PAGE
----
Oakland police use Mace during Oakland’s “Stop the Draft Week” October 16, 1967, the largest anti-Vietnam war protest in the San Francisco bay area to that date, in downtown Oakland. (© William James Warren/Science Faction/Corbis)
In May 1968, in front of photographers and television cameras, Sheriff Joseph Woods wiped a tear from his eye. As an unyielding ex-Marine who hadn’t hesitated using force against protestors in Chicago and its suburbs, Woods wasn’t really the crying type. He was tearing up because he had just been shot by mace—which, he argued, “is a very humane weapon.” The television cameras were broadcasting his attempt to try and prove his point.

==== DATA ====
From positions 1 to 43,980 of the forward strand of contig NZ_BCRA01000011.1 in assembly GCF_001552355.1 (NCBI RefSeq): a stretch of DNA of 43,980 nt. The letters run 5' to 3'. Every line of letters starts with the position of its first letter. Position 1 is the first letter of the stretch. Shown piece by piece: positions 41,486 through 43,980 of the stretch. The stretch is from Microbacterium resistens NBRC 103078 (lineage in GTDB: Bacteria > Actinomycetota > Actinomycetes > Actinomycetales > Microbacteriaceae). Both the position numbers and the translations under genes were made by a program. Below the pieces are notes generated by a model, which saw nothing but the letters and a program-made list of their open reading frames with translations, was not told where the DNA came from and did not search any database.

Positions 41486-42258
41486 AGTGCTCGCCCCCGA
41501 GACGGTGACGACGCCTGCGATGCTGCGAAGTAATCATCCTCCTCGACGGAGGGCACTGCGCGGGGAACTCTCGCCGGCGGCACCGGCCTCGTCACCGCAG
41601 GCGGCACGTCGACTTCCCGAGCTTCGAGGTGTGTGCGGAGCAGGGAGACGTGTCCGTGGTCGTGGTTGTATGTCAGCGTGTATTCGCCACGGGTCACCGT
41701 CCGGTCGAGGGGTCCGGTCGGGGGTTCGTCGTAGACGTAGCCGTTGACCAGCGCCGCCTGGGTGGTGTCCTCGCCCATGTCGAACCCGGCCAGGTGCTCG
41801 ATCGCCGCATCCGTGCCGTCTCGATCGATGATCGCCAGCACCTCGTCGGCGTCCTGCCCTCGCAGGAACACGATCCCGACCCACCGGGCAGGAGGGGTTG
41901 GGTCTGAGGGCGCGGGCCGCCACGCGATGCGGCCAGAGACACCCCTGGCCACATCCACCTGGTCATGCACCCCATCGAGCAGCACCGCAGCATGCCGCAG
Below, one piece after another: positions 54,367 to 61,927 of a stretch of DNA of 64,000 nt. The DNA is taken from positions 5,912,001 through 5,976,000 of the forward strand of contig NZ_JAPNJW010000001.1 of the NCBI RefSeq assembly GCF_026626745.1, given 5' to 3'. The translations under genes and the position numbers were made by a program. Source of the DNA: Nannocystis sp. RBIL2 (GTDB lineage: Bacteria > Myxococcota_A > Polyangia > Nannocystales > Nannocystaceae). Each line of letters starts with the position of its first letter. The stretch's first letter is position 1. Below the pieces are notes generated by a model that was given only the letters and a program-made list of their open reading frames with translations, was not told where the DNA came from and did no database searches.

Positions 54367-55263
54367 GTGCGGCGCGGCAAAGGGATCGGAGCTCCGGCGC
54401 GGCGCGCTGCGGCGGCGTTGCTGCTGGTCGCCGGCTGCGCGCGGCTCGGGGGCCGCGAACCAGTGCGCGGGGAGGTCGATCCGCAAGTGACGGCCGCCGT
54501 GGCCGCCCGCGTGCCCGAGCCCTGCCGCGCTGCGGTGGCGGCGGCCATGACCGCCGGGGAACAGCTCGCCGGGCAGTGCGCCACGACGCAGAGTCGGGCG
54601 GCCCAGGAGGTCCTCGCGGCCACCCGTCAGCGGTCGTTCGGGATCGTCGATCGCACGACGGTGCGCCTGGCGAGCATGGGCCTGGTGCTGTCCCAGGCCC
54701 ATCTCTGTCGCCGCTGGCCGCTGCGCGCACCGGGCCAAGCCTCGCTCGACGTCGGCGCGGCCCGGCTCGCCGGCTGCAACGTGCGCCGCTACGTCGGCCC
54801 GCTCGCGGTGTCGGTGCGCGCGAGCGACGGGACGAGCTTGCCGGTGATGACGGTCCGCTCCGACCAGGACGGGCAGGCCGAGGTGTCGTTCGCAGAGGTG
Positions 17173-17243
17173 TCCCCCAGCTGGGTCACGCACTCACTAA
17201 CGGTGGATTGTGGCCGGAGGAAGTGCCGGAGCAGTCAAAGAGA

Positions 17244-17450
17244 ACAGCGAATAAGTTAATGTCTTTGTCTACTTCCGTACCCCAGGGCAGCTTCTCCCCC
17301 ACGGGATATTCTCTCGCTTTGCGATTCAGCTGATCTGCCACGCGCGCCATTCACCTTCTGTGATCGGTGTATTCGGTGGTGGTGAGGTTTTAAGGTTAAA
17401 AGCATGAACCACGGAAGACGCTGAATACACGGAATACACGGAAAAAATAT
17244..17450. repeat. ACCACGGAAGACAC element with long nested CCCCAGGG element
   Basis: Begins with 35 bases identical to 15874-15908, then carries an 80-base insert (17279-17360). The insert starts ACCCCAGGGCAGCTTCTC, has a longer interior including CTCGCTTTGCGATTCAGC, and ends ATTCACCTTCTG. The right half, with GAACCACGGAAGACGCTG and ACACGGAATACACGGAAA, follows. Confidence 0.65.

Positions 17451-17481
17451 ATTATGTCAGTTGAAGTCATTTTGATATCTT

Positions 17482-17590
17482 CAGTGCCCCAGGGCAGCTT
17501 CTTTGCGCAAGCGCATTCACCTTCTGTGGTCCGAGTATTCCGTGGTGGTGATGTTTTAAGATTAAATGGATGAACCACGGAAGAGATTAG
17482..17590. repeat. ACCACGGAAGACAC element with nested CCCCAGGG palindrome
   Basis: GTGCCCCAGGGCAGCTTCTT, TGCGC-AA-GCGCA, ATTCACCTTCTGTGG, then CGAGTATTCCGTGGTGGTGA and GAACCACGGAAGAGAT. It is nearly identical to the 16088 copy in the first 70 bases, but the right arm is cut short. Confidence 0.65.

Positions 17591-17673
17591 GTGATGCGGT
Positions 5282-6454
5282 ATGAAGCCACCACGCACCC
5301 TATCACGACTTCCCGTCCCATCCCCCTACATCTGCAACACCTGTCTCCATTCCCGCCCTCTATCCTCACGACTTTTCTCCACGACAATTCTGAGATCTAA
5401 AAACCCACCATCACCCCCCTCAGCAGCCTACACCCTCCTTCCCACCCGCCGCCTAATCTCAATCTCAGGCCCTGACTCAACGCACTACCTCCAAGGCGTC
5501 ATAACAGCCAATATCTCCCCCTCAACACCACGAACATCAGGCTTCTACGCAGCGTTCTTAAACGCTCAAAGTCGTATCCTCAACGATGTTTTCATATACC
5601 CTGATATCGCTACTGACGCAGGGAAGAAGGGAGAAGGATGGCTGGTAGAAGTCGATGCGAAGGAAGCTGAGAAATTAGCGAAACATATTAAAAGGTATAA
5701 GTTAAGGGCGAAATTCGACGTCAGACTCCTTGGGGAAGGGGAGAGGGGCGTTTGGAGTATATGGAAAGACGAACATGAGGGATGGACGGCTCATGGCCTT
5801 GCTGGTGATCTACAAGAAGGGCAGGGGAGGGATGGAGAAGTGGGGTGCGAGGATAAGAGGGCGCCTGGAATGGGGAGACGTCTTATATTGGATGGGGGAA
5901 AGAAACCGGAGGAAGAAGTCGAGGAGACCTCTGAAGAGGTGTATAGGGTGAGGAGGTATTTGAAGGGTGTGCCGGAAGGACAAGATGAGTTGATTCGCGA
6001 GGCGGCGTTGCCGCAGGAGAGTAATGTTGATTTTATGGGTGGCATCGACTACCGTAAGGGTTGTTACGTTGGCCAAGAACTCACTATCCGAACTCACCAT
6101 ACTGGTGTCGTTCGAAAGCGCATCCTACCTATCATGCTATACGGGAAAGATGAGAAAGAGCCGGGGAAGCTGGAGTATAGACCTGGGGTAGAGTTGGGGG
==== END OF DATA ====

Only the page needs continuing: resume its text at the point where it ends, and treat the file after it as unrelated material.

Mace was only four years old at this point, and hadn’t even reached the consumer market yet—but in its short lifespan, it had already been transformed from a tool of private protection to a front-line weapon of riot control. Strangely enough, it began as the household invention of a young Pittsburgh couple who kept an alligator in the basement. Over time, from Los Angeles to D.C. to Ferguson, it became a ubiquitous and potent symbol of both justice and injustice.
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